Copper as an Antibacterial Agent and Disruptor of Protein Stability

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The emergence of resistance to existing antibiotic drugs necessitates the development of new strategies to treat bacterial infections. Copper (Cu) has been used since ancient times to inhibit bacterial growth and has recently experienced a resurgence in its clinical utility as an antimicrobial coating for surfaces in hospitals. Small molecule chelators that bind Cu have also been shown to have antibacterial activity and are believed to disrupt metal homeostasis within the microbes they kill. Molecules called ionophores shuttle Cu into the cell to poison it. However, the antibacterial modes of action behind Cu and small molecule ionophores are not well understood. In this work, we employ a variety of biological, spectrometric, and proteomic techniques to study how Cu and a small molecule ionophore called pyrithione (PT) kill bacteria. First, we present antibacterial susceptibility assays that demonstrate PT and a β-lactamase-activated prodrug of PT called PcephPT kill bacteria in a Cu-dependent manner. Cu hyperaccumulated in cells that were cotreated with low-micromolar Cu and either PT or PcephPT, demonstrating their activity as metal-shuttling ionophores. Next, proteome-wide protein expression level and stability measurements were used to probe treatment-induced cellular changes after E. coli were exposed to Cu in the absence and presence of PT or PcephPT. The stability-based study identified key protein targets such as the metabolic enzymes glyceraldehyde-3-phosphate dehydrogenase and isocitrate dehydrogenase, whose activities were confirmed to be inhibited by PT-induced copper toxicity in enzymatic assays. Finally, the impact of Cu on the proteome was further investigated in a metal-induced protein precipitation experiment. Unlike other divalent first row transition metals, low millimolar Cu induced complete protein precipitation from E. coli lysate. Protein solubility was restored by addition of Cu chelators, showing that Cu-induced protein precipitation is reversible. We then obtained Cu precipitation curves for over 800 proteins and saw that some were more sensitive while others were more tolerant to precipitation by Cu. Finally, we analyzed the data set to better understand what biophysical characteristics of the proteins may contribute to making them sensitive or tolerant to precipitation by Cu.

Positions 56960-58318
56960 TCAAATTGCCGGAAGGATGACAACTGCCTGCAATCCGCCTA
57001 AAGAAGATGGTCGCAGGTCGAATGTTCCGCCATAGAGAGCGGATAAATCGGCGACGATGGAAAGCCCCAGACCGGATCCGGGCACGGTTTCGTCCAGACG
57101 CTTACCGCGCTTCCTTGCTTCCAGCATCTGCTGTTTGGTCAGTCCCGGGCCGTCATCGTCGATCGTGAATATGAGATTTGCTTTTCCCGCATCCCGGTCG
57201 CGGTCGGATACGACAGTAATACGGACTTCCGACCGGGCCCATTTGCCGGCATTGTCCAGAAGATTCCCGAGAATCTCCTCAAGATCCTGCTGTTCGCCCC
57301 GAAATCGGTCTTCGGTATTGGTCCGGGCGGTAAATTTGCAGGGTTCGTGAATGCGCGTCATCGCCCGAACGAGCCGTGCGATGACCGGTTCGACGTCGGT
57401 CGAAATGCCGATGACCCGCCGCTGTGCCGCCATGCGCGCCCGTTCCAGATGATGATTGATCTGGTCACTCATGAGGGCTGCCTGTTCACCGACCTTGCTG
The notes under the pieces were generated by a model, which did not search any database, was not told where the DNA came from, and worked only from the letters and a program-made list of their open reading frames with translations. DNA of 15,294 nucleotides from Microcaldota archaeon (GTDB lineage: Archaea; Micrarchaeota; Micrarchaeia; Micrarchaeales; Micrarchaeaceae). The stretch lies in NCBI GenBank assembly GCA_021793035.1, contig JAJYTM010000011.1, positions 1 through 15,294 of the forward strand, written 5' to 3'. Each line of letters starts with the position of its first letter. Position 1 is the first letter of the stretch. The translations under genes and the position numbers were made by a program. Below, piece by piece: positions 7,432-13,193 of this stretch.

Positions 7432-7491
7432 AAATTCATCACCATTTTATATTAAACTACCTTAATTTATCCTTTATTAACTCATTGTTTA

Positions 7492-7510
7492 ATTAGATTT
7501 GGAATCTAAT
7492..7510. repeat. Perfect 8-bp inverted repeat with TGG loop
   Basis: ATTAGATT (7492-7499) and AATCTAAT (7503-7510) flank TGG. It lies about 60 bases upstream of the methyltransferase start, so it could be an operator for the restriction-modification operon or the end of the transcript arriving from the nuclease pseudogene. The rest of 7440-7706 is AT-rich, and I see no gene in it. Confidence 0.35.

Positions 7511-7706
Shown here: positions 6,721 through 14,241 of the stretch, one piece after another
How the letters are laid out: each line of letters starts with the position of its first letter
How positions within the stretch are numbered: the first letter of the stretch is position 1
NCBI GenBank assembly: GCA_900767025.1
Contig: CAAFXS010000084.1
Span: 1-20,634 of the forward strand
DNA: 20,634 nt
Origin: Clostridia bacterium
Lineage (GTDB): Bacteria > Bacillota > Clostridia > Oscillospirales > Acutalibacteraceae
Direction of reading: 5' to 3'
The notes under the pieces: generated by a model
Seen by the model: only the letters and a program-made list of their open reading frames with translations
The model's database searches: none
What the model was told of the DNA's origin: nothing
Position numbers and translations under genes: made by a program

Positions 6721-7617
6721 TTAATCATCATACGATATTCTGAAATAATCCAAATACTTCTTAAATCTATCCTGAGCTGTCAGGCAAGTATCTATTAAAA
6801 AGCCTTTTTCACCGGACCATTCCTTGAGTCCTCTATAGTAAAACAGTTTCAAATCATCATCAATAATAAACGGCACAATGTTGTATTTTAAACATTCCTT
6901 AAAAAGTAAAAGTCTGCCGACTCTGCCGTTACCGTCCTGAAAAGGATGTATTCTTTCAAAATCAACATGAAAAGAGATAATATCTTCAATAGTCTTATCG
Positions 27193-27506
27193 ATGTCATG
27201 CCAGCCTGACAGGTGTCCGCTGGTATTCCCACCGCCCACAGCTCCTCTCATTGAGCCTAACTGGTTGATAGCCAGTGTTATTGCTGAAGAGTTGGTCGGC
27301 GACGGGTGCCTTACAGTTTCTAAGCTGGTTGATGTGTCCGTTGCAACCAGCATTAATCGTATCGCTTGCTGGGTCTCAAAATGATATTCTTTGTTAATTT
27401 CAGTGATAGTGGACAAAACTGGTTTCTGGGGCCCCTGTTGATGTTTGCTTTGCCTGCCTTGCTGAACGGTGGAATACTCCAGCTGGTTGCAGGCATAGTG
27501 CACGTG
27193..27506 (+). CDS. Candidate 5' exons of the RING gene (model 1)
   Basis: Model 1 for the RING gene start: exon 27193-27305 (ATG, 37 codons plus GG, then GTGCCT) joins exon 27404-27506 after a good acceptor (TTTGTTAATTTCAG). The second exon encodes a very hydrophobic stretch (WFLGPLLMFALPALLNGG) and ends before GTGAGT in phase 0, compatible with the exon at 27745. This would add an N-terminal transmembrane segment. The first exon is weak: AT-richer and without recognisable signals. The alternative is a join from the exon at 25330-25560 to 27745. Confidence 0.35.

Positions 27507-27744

Zaengle-Barone, Jacqueline (2020). Copper as an Antibacterial Agent and Disruptor of Protein Stability. Dissertation, Duke University. Retrieved from


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